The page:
. First, some business. The mailing of the last issue was disastrously screwed up by our (former) mailer, so we don't know if you got it or not. If not, let us know and we'll send you one. It was a double issue, yellow, dated Winter-Spring 1999-2000 (Vol. 15, # 2 -- Vol. 16, #1).
. The present issue carries some vigorous writing about the recent wave of protests against corporate rule which emerged at Seattle last winter and continued at Washington, Detroit/Windsor and recently at the conventions of the two allegedly different capitalist political parties. (As Marx said somewhere, we get to choose which gang of thieves will rob us for the next four years.) Or, as our poet Timothy Carter writes on page 42, "My vote/rode the weight of a penny/in a thousand plate dinner.") The slogan used for the headline of this editorial (above) was chanted during the demonstrations against the International Monetary Fund meeting in Prague, Czechoslovakia in late September.
. The protagonist Anna in our story "When the Center Began to Hold" by Carl Dimitri (p. 4), is participating in a march against sweatshop labor that could have been part of any of these campaigns. Interestingly, as Anna's march confronts the police she begins to wonder why these forces of the state machinery (government, in popular parlance) are protecting the stores and businesses. Clearly they are not only protecting the property of small businesses but also sweatshop labor itself, which enriches big capitalists like Nike. Similarly, in Seattle, Washington DC, Prague and elsewhere, the forces of the state attempted to crush the protests to protect the anti-labor, anti-people and anti-environment policies of the big world capitalists who compose the WTO. In these actions the state revealed itself as the protector of big wealth, just as Marxism teaches, and not as an autonomous institution acting solely in its own interests.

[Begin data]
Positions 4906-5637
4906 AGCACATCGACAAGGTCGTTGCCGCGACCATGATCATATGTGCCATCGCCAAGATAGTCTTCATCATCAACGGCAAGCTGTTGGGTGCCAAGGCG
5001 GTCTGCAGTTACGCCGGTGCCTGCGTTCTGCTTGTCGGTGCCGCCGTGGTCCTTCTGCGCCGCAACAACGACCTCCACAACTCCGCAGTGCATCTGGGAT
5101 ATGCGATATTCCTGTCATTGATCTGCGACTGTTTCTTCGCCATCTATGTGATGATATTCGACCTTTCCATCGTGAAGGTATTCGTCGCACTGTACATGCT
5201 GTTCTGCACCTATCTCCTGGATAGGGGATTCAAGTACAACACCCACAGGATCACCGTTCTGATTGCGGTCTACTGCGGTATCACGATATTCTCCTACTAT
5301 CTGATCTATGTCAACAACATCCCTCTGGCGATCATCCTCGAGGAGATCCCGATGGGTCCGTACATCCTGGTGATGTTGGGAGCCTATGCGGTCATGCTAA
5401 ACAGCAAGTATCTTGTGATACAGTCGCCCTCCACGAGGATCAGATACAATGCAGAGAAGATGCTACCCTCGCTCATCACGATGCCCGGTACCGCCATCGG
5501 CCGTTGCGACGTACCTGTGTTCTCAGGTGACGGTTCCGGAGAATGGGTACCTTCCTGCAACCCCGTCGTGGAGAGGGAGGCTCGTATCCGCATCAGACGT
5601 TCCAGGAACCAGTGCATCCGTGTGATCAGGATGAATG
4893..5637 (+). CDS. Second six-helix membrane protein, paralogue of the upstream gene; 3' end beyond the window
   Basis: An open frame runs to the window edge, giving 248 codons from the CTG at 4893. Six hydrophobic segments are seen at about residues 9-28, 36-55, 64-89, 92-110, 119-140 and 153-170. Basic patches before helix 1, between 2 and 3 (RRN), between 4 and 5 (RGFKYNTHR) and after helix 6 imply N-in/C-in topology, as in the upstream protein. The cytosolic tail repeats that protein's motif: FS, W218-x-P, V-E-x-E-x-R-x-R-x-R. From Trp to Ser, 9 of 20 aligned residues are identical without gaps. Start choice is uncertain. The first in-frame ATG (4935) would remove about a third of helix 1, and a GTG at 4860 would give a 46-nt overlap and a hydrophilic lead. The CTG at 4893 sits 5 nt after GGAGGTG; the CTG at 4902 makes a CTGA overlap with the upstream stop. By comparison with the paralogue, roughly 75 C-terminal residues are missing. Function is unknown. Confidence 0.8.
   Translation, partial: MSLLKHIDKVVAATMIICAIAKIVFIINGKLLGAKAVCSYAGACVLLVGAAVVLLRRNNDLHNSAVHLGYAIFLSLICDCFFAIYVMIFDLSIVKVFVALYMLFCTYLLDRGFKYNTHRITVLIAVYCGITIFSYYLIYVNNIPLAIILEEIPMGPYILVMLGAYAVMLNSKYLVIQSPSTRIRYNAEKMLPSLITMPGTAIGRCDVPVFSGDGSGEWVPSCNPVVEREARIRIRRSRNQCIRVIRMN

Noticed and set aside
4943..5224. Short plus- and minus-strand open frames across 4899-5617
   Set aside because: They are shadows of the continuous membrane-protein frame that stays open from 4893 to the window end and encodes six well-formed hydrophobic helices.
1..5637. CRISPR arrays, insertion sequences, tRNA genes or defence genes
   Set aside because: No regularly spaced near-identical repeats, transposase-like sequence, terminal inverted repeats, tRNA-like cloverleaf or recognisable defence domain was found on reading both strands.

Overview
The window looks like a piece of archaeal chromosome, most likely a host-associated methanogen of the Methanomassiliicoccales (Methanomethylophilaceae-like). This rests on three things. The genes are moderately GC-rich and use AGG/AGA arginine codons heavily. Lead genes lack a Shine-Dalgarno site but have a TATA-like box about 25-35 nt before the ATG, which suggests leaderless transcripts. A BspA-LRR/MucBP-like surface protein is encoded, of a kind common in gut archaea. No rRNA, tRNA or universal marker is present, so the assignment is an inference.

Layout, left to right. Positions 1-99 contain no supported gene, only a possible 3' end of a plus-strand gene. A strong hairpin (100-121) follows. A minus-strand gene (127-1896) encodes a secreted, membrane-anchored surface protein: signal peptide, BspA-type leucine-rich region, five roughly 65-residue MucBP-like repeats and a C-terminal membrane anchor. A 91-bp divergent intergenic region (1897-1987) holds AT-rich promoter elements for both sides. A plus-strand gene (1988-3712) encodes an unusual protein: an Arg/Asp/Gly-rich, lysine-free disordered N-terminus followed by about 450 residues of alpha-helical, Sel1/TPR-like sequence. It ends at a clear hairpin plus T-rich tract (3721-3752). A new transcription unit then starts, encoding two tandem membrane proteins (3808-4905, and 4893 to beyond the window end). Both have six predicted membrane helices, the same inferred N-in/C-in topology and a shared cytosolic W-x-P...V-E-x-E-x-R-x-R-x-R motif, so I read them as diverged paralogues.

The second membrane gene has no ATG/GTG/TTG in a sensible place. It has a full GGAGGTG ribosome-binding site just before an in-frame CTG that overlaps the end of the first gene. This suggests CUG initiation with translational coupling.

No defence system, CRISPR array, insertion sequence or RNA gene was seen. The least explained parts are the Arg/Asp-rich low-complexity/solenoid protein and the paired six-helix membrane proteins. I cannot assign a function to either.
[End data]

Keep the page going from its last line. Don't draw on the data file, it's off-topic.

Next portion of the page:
. The present issue also carries some eloquent writing protesting the growing repression of minorities, including works by prisoners.
. Struggle receives a lot of topical writing, that is, poems or stories referring to specific events. For example, this issue has a poem condemning the U.S. imperialist massacre of unarmed Koreans at Noh Gun Ri during the Korean War (p. 50), a poem denouncing the destruction of the rain forests (p. 53), and so on. This is fine, but we want writers to know we also look for what you might call "fictional" material, in poetry as well as prose.
. Mass movements have been at a low level in recent years compared to the 1960's, so it is very encouraging to see a series of protests break out against corporate capitalist world domination and also against racist atrocities committed on African-Americans. We support these movements, participate in them where we can, and hope they grow. Both of these movements are facing serious problems.The activists organizing the actions are very determined, but many harbor illusions that the Democratic Party, the union leaderships or the black bourgeois politicians are forces for progressive change and should be followed or at least given a respectful listening. These illusions are bound to grow now that Al Gore, the Tennessee patrician, his campaign financed by billionaires just like Bush's, has put on his populist hat.